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Winhold Montessori School

“Our Focus Is The Whole Child”

Some Comparisons Of Montessori Education With Traditional Education

Montessori children are unusually adaptable.  They have learned to work independently and in groups.  Since they’ve been encouraged to make decisions from an early age, these children are problem solvers who can make appropriate choices and manage their time well.  They have been encouraged to exchange ideas and discuss their work freely with others.  Their good communication skills ease the way in new settings.

Research has shown that the best predictor of future success is a positive sense of self-esteem.  Montessori programs, based on self-directed, non-competitive activities, help children develop strong self-images and the confidence to face challenges and change with optimism.

Montessori

Emphasis on cognitive structure and social development.

Traditional

Emphasis on rote knowledge and social development.

Montessori

Teacher has unobtrusive role in classroom activity; child is an active participant in learning.

Traditional

Teacher has domain, active role in classroom activity; child is a passive participant in learning.

Montessori

Environment and method encourage internal self-discipline.

Traditional

Teacher acts as primary enforcer of external discipline.

Montessori

Instruction, both individual and group, adapts to each student’s learning style.

Traditional

Instruction, both individual and group, conforms to the adult’s teaching style.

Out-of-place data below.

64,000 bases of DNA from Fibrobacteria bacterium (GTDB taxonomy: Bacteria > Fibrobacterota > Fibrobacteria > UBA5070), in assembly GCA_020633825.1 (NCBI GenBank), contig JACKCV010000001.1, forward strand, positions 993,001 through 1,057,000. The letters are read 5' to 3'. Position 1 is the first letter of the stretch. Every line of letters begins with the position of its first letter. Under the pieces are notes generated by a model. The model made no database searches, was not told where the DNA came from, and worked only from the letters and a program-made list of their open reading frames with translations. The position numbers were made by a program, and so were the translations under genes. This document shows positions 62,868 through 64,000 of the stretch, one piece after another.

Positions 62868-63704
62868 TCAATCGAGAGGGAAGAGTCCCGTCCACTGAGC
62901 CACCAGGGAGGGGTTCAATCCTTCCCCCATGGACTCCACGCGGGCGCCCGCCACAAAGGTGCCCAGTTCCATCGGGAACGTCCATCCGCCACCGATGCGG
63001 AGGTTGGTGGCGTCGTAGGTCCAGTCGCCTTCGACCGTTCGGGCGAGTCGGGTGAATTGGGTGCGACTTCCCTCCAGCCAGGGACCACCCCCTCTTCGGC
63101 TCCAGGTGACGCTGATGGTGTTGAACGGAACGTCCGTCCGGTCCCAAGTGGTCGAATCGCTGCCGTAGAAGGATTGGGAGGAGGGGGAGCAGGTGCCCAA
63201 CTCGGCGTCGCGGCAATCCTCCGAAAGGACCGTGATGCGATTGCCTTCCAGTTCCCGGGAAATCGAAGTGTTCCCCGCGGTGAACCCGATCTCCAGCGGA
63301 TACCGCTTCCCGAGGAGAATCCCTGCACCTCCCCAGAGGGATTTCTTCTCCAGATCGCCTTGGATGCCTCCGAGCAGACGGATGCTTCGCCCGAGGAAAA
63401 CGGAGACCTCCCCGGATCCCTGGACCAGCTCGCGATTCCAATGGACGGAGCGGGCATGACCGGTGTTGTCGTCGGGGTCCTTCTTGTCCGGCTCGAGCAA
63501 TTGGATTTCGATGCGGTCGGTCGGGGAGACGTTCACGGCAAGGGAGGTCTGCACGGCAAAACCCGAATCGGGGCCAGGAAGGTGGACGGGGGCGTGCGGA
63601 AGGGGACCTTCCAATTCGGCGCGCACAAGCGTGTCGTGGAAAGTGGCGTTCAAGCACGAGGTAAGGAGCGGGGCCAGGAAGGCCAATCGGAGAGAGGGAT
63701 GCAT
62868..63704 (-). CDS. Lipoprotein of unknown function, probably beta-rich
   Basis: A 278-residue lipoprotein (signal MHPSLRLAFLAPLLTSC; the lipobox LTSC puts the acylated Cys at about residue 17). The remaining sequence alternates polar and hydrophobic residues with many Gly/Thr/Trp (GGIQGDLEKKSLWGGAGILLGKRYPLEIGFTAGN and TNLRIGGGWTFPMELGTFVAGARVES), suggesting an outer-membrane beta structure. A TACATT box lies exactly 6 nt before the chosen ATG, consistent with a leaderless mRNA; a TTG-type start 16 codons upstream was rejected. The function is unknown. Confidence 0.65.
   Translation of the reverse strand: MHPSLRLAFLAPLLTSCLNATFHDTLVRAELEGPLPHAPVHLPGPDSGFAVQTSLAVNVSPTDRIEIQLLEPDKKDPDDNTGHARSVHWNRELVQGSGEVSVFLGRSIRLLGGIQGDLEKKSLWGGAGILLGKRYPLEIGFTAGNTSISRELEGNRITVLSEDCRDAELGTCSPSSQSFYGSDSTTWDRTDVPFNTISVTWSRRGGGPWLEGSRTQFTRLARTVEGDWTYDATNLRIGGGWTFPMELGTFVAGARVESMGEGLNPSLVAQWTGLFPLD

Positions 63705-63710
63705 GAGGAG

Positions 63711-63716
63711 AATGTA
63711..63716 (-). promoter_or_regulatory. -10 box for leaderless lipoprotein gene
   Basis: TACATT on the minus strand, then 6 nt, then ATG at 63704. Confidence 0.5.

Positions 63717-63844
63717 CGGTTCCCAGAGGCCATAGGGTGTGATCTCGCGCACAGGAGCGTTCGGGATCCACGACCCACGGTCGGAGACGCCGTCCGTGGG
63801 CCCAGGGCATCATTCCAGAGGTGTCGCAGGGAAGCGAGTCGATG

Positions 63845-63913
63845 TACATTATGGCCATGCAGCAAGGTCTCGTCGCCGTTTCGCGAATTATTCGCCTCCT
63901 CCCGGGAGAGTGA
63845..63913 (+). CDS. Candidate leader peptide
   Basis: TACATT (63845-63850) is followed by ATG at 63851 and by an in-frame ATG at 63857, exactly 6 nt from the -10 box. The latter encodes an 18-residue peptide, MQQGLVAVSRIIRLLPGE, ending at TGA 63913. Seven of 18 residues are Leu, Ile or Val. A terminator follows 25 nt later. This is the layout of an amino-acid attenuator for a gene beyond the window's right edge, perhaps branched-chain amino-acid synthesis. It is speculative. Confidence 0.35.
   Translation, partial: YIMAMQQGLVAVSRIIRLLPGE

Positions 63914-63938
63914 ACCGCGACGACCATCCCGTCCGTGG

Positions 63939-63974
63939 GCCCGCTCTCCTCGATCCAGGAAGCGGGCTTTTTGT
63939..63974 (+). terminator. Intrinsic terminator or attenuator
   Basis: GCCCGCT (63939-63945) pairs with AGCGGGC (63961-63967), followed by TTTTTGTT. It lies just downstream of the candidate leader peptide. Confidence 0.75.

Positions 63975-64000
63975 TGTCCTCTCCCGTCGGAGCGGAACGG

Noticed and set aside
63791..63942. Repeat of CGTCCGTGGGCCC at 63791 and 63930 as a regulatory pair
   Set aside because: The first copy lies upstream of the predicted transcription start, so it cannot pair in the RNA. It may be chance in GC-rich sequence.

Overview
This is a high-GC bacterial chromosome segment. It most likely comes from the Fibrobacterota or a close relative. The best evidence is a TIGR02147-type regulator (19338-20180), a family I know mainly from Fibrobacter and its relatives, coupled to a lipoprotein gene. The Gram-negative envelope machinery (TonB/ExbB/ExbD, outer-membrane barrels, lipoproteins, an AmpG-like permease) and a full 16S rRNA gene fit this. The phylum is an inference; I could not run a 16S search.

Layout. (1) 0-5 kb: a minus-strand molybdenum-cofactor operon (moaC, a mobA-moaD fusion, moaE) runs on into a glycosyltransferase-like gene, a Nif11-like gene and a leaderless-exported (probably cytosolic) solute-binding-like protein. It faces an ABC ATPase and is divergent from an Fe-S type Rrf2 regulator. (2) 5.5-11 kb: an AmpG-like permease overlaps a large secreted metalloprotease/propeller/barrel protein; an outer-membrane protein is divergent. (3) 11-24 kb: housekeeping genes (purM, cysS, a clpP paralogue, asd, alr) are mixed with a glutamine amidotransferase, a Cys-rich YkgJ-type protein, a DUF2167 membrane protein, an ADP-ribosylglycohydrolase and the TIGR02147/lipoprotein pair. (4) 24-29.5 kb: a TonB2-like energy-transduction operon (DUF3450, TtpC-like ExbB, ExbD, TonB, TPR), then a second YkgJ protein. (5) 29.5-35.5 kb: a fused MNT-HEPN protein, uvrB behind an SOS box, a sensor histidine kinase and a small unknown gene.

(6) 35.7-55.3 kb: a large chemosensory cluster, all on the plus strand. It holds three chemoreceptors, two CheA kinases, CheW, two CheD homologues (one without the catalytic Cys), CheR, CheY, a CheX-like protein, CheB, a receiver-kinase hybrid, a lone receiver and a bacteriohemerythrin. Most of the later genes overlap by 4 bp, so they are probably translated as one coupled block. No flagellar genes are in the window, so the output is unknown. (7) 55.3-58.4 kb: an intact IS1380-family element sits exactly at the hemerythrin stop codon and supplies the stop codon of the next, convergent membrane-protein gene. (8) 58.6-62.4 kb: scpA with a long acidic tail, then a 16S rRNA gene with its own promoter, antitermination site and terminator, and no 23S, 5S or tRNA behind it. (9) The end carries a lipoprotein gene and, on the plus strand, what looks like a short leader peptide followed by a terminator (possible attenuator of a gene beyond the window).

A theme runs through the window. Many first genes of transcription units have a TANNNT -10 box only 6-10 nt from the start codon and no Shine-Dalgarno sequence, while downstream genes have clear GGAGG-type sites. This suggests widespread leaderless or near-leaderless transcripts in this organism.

Montessori

Mixed age grouping.

Traditional

Same age grouping.

Montessori

Children are encouraged to teach, collaborate, and help each other.

Traditional

Most teaching is done by teacher and collaboration is discouraged.

Montessori

Child chooses own work from interests and abilities.

Traditional

Curriculum structured for child with little regard for child’s interests.

Montessori

Child formulates own concepts from self-teaching materials.

Traditional

Child is guided to concepts by teacher.

Montessori

Child works as long as she/he wishes on chosen project.

Traditional

Child generally given specific time limit for work.

Montessori

Child sets own learning pace to internalize information.

Traditional

Instruction pace usually set by group norm or teacher.

Montessori

Child spots own errors through feedback from the material.

Traditional

If work is corrected, errors usually pointed out by teacher.

Montessori

Learning is reinforced internally through the child’s own repetition of an activity and internal feelings of success.

Traditional

Learning is reinforced externally by rote repetition and rewards/discouragements.

Montessori

Multi-sensory materials for physical exploration.

Traditional

Fewer materials for sensory development and concrete manipulation.

Montessori

Organized program for learning care of self and environment (polishing shoes, cleaning the sink, etc.)

Traditional

Less emphasis on self-care instruction and classroom maintenance.

Montessori

Child can work where she/he is comfortable, moves around and talks at will (yet disturbs not the work of others); group work is voluntary and negotiable.

Traditional

Child usually assigned own chair; encouraged to sit still and listen during group sessions.

Montessori

Organized program for parents to understand the Montessori philosophy and participate in the learning process.

Traditional

Voluntary parent involvement, often only as fundraisers, not participants in understanding the learning process.